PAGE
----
Retail trend: messaging app integration

It’s no surprise that integrations with messaging apps are a growing trend for retailers. According to BI Intelligence, messaging apps have now surpassed social networks in terms of usage.

Image courtesy of BI Intelligence

SimilarWeb studied worldwide app usage using Android data from 187 countries and found that a messaging app was the most-used app overall in almost every country in the study.

Facebook-owned WhatsApp was the leader in 109 countries (more than 55% of the world). Statista estimates that by 2021, there will be over 25m WhatsApp users in the US alone.

Worldwide, Facebook Messenger was the second most-used app overall, although top in Australia, Canada and the US. WeChat, Line and Telegram held significant popularity in China, Japan and Iran respectively.

For retailers, integrating a chatbot into an existing messaging platform makes a lot of sense. It reduces friction for the consumer, which is important because, according to comScore’s 2016 US Mobile App Report, nearly half of smartphone users don’t download any new apps per month. Of the other 51%, only 19% download 4 or more apps per month.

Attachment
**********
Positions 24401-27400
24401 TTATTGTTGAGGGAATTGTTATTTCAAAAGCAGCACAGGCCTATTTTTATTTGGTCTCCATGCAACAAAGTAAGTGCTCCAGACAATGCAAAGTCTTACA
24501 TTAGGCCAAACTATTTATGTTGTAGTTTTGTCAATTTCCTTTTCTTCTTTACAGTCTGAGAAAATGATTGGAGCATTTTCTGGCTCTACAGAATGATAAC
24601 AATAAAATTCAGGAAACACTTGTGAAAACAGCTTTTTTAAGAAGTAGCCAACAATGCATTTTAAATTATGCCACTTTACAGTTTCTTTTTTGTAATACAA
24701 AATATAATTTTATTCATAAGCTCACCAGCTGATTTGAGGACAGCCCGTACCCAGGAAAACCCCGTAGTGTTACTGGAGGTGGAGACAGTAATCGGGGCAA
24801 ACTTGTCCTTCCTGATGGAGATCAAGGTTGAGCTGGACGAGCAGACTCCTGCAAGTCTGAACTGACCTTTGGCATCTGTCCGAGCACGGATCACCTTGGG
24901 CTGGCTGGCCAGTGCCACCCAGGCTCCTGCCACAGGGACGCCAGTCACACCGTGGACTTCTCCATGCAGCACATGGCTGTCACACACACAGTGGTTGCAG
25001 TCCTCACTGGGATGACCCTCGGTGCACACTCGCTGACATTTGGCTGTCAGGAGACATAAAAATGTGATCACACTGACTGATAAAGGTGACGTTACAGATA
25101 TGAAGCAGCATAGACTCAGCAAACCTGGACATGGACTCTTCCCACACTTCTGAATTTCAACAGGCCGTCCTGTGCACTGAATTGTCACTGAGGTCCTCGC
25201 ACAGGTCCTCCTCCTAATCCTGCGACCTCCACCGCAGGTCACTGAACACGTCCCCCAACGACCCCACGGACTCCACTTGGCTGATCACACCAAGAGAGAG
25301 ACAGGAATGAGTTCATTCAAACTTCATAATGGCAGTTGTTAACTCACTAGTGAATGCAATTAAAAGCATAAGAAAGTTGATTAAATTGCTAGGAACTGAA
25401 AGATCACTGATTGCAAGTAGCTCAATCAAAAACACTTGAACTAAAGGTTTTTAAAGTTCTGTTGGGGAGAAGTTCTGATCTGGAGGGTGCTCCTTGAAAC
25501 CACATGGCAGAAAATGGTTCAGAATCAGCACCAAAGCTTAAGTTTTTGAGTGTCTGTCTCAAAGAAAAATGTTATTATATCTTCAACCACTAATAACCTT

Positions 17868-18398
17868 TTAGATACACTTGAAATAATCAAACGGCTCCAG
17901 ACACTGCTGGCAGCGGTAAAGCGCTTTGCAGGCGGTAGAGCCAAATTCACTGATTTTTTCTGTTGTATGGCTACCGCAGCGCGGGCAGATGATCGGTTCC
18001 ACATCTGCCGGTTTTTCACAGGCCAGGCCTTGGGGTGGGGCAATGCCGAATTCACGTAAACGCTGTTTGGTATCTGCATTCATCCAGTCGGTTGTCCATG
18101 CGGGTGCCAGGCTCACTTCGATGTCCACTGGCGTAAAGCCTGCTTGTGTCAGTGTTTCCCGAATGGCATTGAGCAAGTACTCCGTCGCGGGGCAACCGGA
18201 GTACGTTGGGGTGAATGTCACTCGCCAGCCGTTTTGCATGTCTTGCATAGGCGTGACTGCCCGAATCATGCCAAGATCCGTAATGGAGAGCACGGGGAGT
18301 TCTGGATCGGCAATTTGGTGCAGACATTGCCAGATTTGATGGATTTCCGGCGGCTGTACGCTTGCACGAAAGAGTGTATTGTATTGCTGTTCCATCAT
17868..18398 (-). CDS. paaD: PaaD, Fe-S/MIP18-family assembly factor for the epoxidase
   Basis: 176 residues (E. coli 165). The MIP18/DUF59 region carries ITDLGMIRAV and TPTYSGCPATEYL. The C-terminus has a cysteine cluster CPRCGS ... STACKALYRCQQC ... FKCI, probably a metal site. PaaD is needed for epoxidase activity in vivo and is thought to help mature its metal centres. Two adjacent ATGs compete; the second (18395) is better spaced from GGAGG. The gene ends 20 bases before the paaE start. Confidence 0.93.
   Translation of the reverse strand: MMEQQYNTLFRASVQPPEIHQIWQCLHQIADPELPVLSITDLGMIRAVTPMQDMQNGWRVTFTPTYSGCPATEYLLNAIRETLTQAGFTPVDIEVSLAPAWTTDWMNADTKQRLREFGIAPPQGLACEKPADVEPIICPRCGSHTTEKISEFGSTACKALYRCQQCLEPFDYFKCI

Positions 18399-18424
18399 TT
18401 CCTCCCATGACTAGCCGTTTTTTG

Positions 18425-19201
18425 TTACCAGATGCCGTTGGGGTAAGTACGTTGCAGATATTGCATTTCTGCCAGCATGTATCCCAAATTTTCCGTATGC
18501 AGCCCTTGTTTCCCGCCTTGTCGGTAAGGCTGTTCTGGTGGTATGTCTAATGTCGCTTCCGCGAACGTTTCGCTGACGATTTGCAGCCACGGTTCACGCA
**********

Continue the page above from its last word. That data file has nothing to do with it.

With so many ‘indispensable’ apps now in existence, it’s harder than ever to capture users’ attention in a native app. The same report found that frequency of usage was the main determinant of whether an app was moved to the home screen. For retailers whose apps aren’t likely to be used multiple times per day, piggybacking off the usage of a messaging app makes perfect sense.